The behavior of a self-propelled flexible fin behind a circular cylinder in a uniform flow was explored using the immersed boundary method. The transverse heaving motion of the leading edge of the fin was prescribed, whereas the lateral behavior was spontaneously determined by the hydrodynamic interactions between the fin and the fluid environment. Three different behaviors were observed: propulsion upstream, drift downstream, and holding stationary at an equilibrium position. In a uniform flow, the fin could not overcome the positive net drag, and it drifted downstream. By contrast, a fin in the wake of a cylinder was propelled toward the circular cylinder during the heaving motion. The trailing edge of the fin passively fluttered along the oncoming vortices, thereby propelling the fin upstream. During the upstream propulsion behavior, the fin was propelled through the vortex cores. The fin was observed to remain stationary at a heaving frequency equal to the vortex shedding frequency, and a slaloming behavior was observed between the oncoming vortical structures. The fin was not propelled toward the cylinder during the slaloming behavior; rather, it lingered at a certain streamwise distance from the cylinder. Several equilibrium positions were dynamically determined from the interaction between the fin and the vortical fluid environment. The equilibrium position depended on the initial longitudinal position and the phase of the fin heaving motion with respect to the phase of the vortex shedding. The power input required to drive the heaving motion was reduced during the slaloming behavior.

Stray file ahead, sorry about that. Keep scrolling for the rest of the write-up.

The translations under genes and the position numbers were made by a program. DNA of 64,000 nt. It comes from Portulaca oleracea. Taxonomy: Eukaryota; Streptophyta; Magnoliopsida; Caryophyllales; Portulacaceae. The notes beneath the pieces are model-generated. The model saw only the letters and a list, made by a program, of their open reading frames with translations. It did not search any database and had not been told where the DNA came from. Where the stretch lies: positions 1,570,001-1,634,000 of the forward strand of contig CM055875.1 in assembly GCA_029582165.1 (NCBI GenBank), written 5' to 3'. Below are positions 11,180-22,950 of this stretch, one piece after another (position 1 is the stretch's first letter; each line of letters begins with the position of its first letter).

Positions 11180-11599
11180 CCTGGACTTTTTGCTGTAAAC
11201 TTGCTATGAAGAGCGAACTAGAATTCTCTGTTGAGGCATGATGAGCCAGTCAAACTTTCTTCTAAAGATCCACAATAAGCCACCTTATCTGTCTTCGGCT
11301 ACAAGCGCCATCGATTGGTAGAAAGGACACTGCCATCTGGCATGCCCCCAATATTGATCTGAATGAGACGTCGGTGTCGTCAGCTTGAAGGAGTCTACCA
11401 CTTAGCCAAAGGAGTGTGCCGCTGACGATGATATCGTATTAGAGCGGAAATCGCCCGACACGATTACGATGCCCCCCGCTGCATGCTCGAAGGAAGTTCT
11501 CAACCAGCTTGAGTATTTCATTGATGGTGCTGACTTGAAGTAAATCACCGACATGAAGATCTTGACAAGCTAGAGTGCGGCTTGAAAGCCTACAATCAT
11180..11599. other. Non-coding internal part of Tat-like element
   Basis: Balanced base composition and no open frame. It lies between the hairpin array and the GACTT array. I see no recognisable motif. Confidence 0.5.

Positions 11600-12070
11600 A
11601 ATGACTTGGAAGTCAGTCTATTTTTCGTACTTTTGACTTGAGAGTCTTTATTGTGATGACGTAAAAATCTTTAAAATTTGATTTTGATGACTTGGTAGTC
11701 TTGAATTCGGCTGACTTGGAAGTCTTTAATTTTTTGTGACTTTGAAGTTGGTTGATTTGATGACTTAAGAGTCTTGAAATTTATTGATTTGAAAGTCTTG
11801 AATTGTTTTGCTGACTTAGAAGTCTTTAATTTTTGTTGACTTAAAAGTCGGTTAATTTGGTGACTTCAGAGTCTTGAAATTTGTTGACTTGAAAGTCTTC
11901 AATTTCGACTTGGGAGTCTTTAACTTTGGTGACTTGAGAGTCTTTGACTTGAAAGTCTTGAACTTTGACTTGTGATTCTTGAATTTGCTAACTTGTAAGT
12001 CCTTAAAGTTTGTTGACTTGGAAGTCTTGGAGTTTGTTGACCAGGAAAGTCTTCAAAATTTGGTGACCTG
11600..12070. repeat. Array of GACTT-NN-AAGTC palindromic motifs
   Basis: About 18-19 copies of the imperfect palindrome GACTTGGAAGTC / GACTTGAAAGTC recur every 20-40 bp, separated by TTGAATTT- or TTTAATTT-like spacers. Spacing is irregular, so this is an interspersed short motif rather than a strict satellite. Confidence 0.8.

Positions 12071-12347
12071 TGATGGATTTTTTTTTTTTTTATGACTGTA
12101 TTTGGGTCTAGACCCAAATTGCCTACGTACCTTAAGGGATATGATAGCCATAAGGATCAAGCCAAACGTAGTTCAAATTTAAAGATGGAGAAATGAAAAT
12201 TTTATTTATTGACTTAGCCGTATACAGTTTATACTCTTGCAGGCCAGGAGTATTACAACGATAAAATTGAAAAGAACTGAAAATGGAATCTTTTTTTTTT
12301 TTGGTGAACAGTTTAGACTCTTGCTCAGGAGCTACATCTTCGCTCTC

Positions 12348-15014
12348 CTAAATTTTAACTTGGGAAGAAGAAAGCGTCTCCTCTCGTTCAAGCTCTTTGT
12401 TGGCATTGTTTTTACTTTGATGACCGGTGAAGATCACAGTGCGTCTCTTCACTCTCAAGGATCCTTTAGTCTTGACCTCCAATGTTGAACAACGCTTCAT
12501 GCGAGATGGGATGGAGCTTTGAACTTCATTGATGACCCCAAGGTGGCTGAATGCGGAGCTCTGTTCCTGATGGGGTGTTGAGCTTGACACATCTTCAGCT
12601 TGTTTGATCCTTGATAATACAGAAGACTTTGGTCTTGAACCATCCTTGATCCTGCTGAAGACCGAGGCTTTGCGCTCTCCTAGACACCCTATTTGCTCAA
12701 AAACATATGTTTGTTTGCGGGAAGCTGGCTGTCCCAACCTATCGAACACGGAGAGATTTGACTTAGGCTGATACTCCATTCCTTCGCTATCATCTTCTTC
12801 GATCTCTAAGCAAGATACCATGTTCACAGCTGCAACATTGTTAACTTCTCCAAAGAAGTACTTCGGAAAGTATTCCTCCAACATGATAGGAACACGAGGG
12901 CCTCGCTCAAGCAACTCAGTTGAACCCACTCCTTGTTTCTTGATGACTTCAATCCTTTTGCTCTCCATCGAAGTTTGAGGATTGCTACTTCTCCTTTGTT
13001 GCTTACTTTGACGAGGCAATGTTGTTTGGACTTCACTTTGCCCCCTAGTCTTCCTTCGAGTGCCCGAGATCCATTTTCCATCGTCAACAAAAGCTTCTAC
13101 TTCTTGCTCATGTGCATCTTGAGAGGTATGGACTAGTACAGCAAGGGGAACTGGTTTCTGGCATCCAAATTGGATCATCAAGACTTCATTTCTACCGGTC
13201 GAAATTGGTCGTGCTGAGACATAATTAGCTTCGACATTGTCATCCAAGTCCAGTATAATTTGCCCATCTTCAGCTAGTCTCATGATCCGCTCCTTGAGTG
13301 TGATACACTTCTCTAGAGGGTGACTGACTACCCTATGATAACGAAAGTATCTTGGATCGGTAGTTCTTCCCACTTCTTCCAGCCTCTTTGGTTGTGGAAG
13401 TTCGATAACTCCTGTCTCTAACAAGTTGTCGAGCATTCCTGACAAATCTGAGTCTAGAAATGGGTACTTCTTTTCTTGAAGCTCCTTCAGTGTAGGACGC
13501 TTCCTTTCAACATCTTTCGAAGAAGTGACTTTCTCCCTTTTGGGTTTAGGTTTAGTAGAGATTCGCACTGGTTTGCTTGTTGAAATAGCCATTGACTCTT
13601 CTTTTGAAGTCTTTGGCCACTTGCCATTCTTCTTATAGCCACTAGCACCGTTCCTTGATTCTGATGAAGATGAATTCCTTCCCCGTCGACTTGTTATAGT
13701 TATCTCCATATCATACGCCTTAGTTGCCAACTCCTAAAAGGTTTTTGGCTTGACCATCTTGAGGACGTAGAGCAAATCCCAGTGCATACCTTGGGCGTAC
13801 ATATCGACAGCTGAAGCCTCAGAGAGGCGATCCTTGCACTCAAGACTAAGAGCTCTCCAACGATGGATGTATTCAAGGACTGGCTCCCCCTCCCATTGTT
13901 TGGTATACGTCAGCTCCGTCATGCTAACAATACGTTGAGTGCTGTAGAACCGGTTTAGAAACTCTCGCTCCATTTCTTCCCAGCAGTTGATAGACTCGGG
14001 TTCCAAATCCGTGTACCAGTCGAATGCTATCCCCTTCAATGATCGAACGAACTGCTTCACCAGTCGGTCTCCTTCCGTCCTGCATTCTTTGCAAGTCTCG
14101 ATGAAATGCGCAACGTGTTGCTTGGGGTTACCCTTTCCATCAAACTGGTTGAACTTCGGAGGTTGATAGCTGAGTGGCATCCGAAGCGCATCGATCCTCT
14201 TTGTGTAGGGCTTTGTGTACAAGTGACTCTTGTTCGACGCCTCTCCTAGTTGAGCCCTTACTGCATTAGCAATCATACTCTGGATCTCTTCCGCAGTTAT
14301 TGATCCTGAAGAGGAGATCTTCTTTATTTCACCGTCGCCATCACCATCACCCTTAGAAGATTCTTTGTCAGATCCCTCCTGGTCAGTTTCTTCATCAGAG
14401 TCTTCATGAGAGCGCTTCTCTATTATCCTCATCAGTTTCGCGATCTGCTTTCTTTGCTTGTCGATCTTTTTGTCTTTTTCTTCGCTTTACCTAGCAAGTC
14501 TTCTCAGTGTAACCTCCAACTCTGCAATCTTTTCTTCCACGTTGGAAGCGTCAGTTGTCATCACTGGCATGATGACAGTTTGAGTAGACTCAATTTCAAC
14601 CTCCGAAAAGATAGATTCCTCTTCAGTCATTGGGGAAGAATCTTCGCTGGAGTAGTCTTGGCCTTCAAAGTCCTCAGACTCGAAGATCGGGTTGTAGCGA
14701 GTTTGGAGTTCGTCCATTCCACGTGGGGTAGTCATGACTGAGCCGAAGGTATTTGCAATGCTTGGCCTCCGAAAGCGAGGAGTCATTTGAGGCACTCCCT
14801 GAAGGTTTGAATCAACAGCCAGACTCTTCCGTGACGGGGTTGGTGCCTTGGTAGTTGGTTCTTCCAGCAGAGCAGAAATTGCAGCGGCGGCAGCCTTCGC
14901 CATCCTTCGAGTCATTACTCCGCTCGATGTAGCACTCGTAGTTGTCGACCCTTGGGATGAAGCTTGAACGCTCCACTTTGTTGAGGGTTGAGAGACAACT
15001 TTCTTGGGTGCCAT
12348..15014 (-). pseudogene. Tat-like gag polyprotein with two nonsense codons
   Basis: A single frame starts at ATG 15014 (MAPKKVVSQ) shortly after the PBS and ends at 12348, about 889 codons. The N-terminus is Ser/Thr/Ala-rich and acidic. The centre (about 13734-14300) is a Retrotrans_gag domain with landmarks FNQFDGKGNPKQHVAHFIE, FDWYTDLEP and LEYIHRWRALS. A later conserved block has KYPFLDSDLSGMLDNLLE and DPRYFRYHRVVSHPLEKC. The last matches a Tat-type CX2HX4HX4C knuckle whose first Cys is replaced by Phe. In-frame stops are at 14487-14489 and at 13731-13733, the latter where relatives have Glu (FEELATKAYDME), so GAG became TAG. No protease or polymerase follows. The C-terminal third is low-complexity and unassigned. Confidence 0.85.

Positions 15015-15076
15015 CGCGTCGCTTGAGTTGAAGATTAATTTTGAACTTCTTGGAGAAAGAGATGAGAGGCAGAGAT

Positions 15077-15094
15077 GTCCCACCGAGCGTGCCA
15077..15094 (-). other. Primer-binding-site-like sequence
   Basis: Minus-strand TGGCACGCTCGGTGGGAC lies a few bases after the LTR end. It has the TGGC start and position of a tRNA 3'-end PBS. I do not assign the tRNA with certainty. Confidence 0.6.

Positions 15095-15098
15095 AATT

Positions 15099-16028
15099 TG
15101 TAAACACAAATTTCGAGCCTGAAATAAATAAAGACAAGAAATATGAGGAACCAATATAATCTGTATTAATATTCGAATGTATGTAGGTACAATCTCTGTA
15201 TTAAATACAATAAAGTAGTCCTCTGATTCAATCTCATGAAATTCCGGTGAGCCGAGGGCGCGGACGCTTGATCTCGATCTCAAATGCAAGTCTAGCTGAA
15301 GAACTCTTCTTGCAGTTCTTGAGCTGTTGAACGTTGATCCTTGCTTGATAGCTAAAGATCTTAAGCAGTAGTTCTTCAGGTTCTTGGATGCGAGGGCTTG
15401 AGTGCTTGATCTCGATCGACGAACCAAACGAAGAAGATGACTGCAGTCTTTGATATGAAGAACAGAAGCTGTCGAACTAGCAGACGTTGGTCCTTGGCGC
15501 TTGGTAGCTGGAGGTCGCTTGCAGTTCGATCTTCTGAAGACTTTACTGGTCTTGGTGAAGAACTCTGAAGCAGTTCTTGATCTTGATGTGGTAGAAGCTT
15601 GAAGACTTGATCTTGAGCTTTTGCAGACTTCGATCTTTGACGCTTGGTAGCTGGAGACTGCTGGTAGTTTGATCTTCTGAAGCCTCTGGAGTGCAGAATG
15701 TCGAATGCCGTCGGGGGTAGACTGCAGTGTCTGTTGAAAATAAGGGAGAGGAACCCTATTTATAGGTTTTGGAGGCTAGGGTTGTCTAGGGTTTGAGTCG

Bibliographical noteFunding Information:
This study was supported by the Creative Research Initiatives (Grant No. 2016-004749) program of the National Research Foundation of Korea (MSIP).